The latest film from Pixar Animation Studios is described by director Lee Unkrich as “a love letter to Mexico.”
Called Coco, the film is about Mexican traditions and is set in the November festivities of Day of the Dead, or Día de Muertos, and 12-year-old Miguel and his journey to the Land of the Dead in search of his own heritage and history.
“We love Mexico and Mexicans, and . . . I think this is a great opportunity to do something good, to send a good message out to the world about Mexico,” said Unkrich, who directed Toy Story 3, Pixar’s most successful film yet.
But he noted that his movie, scheduled for release in November next year, should not be considered a political product.
Rather, the filmmaker’s intention was to “celebrate the diversity of Mexican culture with a positive sheen.”
Unkrich and his team drew inspiration for the two main parallel settings of their story from real-life locations in Mexico: the city of Oaxaca became Santa Cecilia, the land of the living, while Guanajuato became an imaginary Land of the Dead, “a dazzlingly vibrant, stacked metropolis.”
“Visiting Oaxaca and Guanajuato was not enough for me. I wanted to see their surroundings, smell their scents and taste their food. I wanted to be with the people and not only as a tourist,” said the director.
Unkrich’s Mexican experience turned immersive: “During our trips we stayed with families, learning about how their ofrendas [offerings for the dead] are set, visiting the cemeteries with them, seeing how they clean their relatives’ crypts, and learning their stories.”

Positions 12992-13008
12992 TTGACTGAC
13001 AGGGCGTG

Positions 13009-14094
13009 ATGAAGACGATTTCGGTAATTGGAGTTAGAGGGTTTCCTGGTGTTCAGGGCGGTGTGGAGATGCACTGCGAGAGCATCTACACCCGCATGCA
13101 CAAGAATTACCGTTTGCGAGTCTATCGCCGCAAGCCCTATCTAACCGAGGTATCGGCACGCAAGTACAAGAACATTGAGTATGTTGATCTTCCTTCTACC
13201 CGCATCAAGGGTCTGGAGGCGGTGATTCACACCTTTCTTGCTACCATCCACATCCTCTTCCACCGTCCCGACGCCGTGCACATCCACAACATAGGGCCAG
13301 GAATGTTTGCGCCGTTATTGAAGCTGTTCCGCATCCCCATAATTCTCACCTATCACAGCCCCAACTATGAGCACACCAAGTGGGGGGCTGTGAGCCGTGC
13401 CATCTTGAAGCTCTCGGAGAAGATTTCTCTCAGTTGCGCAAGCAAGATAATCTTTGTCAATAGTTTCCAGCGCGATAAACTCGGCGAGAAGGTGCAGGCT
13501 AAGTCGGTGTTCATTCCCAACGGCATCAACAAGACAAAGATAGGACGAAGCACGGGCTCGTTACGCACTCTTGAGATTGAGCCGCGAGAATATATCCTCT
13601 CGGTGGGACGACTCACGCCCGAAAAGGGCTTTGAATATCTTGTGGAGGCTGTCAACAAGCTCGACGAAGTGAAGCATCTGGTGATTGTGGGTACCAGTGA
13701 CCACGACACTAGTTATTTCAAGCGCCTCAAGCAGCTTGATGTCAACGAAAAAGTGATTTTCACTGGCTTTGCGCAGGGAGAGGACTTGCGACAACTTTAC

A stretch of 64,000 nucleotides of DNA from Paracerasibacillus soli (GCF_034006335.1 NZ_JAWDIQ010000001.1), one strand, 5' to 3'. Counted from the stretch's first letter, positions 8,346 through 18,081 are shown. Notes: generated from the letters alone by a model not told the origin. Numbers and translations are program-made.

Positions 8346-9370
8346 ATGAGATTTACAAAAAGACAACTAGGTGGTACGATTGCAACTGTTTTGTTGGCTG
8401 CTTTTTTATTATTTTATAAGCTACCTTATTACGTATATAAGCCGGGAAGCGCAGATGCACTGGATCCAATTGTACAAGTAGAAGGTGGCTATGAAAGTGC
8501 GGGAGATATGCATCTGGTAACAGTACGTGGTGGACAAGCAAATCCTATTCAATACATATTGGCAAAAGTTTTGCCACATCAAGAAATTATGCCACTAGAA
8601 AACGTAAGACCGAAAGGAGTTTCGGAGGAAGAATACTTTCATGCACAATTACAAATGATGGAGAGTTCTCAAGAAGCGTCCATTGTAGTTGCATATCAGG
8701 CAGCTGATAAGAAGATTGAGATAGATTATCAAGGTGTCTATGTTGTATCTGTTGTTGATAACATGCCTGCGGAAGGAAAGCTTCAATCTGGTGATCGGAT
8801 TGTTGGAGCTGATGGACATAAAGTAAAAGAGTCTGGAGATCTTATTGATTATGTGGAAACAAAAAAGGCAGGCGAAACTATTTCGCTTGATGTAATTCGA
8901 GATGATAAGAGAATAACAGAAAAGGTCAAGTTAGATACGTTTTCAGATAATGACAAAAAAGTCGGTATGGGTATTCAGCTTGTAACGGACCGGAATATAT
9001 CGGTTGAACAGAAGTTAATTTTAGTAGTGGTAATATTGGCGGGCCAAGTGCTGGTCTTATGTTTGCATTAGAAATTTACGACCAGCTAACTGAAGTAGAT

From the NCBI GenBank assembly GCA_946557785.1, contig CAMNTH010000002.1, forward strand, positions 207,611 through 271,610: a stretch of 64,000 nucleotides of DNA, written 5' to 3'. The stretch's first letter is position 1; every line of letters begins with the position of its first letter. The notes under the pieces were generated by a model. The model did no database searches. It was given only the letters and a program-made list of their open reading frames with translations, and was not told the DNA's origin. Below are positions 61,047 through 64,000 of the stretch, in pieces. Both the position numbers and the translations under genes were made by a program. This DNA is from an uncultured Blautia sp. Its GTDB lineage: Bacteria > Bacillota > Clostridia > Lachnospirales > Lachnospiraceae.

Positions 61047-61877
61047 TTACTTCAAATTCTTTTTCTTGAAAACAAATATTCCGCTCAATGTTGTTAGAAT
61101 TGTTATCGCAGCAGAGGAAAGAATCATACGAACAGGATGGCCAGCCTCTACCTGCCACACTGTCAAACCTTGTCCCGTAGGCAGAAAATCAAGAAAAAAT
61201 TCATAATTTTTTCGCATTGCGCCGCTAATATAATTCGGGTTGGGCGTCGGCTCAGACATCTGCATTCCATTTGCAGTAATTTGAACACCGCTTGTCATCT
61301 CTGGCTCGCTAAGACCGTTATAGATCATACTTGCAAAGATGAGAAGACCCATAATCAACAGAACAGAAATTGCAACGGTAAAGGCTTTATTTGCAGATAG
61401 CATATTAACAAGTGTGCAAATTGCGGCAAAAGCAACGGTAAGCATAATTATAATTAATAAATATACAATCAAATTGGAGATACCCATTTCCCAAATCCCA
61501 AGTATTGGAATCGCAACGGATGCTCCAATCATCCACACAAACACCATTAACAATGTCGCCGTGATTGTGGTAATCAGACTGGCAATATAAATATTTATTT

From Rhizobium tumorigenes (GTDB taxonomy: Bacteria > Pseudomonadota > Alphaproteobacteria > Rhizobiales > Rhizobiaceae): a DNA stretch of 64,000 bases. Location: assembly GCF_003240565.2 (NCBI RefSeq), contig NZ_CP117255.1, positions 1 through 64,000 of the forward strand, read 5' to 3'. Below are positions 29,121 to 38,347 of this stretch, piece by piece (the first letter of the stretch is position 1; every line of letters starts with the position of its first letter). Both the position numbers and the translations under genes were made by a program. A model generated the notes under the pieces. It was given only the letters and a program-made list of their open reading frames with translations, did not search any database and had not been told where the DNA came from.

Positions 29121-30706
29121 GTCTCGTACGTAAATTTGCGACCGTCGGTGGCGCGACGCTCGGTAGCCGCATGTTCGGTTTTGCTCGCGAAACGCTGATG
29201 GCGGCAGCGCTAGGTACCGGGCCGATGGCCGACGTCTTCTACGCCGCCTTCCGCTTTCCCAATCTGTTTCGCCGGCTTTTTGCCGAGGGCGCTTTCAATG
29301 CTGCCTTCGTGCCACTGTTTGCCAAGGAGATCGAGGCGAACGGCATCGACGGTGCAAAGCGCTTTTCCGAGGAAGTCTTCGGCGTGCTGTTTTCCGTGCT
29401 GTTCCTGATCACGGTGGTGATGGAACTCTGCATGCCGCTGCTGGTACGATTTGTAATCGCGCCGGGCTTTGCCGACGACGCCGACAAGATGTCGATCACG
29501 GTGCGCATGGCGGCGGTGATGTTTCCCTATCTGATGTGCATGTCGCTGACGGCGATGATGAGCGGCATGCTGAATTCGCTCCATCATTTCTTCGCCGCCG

The result highlights highly specific aspects of Mexican culture: the movie’s score draws heavily from musical influences like banda, marimba and son Jarocho music. Miguel’s pet is a Xoloitzcuintle (a hairless Mexican dog breed), while alebrijes — whimsical Mexican folk art figurines — become the brightly colored, oversized guardians in the Land of the Dead.
“I’ll be the first to say that going on a few research trips doesn’t make us experts in anything,” Unkrich told the magazine Vanity Fair, “but it would have been wrong for us not to go down. I knew from day one . . . that we had an enormous responsibility to tell this story right and to not lapse into cliche or stereotype.”
As an American product the film’s cast includes known Hollywood voices like those of Renée Victor as Mama Coco, Miguel’s grandmother, and Benjamin Bratt as “deceased film star and music supernova Ernesto de la Cruz.” Young newcomer Anthony González voices Miguel.
Representing Mexico, Gael García Bernal (most recently of Mozart in the Jungle fame) will voice Miguel’s trickster skeletal companion Héctor.
Unkrich and writer and co-director Adrián Molina are aware that Coco will premiere in a world that is not necessarily the one they envisioned when kicking off the project in 2010.
“The best way to bring people in and have them empathize with others is through storytelling. If we can tell a good story with characters audiences can care about, I’d like to think that prejudices can fall aside and people can just experience the story and these characters for the human beings that they are,” Unkrich said.
“I think that nothing bad can come from opening your heart to a story. I think only good can come from putting yourself in someone else’s shoes,” added Molina.